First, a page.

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What We’re Following Today August 29, 2019

Weight Watchers App for Kids

This is interesting. I didn’t know that Weight Watchers had developed an app for kids, but they have. It’s called Kurbo by Weight Watchers and is meant for kids ages 8-17.

After the initial shock of the idea, I think I am OK with it. I get the concerns about body issues and poor eating habits as a risk and I think we have to see how it works over time to make that final judgment. What we do know is that we are facing serious problems in our society with childhood obesity and all the issues that can come long term by living a lifestyle that puts a person on a long term path to health problems, increased dependency on prescriptions to treat chronic ailments etc.

But I would agree with concerns about a diet mentality versus healthier lifestyle mentality. Dieting shouldn’t be part of a kids lexicon, because at that point you can create a cultural shift and perception about “how” to eat. It should also likely be a buddy app where parents are also participating to buy the right products for a healthier “diet”. It’s a tough line with positives and negatives, but if the problem has continued to get worse over years, then what we have done hasn’t worked and therefore we should test new ideas to see whether or not they will help reduce the long term health effects of obesity.

Where do you fall on this?

Creating New Rituals for Connection in Your Family

This post sharing his own experience, illustrates what John Engel and his family have done in order to create time and activities to allow for connection within their immediate family and for his relationship with his wife.

There are lots of things that we can all do, but we have to make time to do those things. Read through this and look to see if any ideas pop in your head for ways to create bonding opportunities within your family.

One thing that helps our family...attending church regularly. While perhaps not for everyone, we find that it allows us to connect with different people from different walks of life around a common purpose. It also gives us time to connect with our kids in an environment where WE are not teaching them, but participating with them on the same level. As they grow older, they will form their own beliefs and ideas, but we’ll all have a set of common experiences that we can use for deeper conversations about life, wisdom and greater purpose.

Ok. My girls are 3 and 1 and perhaps I’m putting a little too much pressure on it at this point, but one can dream:)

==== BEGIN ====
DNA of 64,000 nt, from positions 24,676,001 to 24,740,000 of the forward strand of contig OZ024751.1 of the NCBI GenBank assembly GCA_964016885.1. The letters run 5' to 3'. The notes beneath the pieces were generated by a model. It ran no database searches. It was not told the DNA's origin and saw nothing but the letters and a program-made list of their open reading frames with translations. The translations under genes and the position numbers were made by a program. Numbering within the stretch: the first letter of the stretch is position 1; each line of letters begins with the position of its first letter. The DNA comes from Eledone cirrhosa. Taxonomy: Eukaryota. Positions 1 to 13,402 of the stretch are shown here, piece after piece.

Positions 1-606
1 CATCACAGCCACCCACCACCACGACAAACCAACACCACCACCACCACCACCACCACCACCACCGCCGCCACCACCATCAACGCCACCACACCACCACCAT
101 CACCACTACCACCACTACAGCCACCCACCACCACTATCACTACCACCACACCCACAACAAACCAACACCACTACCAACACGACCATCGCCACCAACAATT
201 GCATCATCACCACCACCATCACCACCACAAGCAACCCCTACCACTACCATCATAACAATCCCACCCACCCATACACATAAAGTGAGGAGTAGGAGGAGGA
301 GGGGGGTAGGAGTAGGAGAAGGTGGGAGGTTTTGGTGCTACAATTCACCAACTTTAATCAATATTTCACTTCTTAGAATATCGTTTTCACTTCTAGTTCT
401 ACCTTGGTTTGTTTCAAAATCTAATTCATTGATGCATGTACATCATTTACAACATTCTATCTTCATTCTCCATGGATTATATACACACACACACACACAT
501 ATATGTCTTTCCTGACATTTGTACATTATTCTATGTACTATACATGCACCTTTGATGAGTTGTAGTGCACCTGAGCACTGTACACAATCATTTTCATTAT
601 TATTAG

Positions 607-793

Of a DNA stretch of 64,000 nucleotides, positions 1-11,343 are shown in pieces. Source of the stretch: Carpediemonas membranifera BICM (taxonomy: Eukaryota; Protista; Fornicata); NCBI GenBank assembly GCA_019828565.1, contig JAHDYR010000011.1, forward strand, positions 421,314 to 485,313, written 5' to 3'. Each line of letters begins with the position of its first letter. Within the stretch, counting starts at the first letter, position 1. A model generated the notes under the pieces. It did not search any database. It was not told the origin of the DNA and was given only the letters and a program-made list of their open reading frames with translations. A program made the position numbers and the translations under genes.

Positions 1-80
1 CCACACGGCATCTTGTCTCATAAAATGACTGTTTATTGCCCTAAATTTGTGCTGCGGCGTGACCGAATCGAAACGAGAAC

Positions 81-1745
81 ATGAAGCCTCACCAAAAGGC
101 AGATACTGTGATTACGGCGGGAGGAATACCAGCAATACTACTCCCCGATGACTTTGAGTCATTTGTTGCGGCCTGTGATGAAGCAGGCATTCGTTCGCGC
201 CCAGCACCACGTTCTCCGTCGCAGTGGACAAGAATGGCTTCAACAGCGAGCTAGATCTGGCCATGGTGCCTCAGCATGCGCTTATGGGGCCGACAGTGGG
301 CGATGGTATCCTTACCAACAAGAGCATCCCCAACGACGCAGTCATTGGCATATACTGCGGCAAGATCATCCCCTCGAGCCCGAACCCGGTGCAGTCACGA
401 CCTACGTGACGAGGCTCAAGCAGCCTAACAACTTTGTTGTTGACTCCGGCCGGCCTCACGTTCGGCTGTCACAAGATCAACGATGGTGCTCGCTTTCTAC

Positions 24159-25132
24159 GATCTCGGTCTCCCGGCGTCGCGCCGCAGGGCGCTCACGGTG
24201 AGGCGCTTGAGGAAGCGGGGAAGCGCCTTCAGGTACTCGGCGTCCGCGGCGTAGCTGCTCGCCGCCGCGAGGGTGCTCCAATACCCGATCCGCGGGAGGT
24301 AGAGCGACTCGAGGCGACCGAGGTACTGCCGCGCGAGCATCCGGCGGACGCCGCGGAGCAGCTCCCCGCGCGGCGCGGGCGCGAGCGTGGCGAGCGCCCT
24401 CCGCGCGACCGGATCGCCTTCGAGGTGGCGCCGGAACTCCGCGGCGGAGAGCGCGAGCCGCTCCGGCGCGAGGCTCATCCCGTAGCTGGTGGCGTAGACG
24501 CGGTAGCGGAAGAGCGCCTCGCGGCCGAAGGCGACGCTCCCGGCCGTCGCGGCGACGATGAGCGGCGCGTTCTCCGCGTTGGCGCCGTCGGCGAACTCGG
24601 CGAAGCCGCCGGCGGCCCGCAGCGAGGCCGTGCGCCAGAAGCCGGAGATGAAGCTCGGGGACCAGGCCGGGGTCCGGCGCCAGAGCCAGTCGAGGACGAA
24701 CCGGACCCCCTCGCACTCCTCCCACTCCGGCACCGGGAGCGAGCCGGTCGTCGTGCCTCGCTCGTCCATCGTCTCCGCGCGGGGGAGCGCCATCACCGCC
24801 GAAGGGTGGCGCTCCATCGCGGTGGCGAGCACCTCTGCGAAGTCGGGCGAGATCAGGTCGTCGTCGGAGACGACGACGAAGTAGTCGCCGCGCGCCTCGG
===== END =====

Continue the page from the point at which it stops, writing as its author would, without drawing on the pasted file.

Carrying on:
Caring for a Vet?

On this blog from Virginia, there is a release of the new Department of Defense Caregiver Resource Directory. If you’re caring for a veteran, or know someone who is, please feel free to click the link below to get to the blog post and to have access to download the guide.

“The CRD is an enriched source of information. It  [the guide contains info] from childcare, education and training, healthcare needs, legal assistance, rest and relaxation, to peer support, mentoring, and so much more. The Directory is essentially a one stop shop for questions and concerns for those who are new to being caregivers.”

Intergenerational Programming Benefits All Participants

One theme we communicate at Generation Bridge is the idea that communities need to come together for individual connections. When people from different generations come together we benefit from the mutual passing of wisdom.

This post is about a program where they are looking for volunteers to teach cribbage. Games are a great way to connect, keep firing the synapses in the brain, and then find common ground to keep the negative associations and stereotypes of generational labels at bay. Are we running any of these in our neighborhoods? Please share if you know of any.

Activities to Do with Dementia Patients

Bridges at Epoch published this post in their newsletter. They are a skilled nursing facility with a specialty in memory care in Norwalk, CT. I found this post helpful to think about things that we can do with loved ones we visit.

Watching someone progress into the later stages of dementia can be VERY difficult. They are no longer the same person we loved when we were younger. But getting outside can lead to some great time spent with someone in an environment that doesn’t consistently remind us about the condition.

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